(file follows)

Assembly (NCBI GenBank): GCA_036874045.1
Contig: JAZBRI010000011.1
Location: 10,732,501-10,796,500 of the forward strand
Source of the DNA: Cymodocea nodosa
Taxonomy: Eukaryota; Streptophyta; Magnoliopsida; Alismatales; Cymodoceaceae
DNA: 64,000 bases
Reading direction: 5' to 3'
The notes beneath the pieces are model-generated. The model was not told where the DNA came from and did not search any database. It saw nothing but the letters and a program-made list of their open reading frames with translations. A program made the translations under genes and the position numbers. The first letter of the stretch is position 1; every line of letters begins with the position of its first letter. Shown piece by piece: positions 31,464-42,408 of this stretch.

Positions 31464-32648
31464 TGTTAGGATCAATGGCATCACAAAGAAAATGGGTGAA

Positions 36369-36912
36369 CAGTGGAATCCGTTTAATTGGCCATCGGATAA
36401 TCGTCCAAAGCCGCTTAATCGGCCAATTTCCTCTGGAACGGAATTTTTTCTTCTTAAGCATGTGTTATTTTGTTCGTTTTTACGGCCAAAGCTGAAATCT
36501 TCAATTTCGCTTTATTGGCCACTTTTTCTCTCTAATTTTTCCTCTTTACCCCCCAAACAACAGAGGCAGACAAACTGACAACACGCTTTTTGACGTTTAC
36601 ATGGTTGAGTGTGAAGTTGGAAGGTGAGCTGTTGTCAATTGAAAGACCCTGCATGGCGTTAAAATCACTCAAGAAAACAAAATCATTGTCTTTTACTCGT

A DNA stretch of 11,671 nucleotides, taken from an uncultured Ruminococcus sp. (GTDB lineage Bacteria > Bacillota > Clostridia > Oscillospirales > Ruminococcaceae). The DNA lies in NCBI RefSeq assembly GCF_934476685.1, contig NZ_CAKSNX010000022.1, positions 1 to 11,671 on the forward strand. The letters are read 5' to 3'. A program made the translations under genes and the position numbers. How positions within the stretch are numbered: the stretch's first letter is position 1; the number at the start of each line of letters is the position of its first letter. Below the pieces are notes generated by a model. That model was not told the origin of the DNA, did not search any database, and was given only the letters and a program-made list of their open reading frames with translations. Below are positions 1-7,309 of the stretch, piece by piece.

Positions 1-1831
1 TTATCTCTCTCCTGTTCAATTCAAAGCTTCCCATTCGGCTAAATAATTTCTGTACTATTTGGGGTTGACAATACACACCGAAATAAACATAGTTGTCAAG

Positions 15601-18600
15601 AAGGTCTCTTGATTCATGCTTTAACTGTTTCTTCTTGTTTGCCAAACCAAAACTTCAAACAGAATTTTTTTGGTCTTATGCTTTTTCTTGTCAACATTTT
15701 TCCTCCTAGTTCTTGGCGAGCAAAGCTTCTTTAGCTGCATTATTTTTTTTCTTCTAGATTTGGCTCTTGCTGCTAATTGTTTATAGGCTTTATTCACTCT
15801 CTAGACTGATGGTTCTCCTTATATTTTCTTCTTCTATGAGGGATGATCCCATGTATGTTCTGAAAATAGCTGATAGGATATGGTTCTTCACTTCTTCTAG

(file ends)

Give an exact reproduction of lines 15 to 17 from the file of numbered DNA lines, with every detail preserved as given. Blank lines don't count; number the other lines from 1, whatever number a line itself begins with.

36601 ATGGTTGAGTGTGAAGTTGGAAGGTGAGCTGTTGTCAATTGAAAGACCCTGCATGGCGTTAAAATCACTCAAGAAAACAAAATCATTGTCTTTTACTCGT

A DNA stretch of 11,671 nucleotides, taken from an uncultured Ruminococcus sp. (GTDB lineage Bacteria > Bacillota > Clostridia > Oscillospirales > Ruminococcaceae). The DNA lies in NCBI RefSeq assembly GCF_934476685.1, contig NZ_CAKSNX010000022.1, positions 1 to 11,671 on the forward strand. The letters are read 5' to 3'. A program made the translations under genes and the position numbers. How positions within the stretch are numbered: the stretch's first letter is position 1; the number at the start of each line of letters is the position of its first letter. Below the pieces are notes generated by a model. That model was not told the origin of the DNA, did not search any database, and was given only the letters and a program-made list of their open reading frames with translations. Below are positions 1-7,309 of the stretch, piece by piece.

Positions 1-1831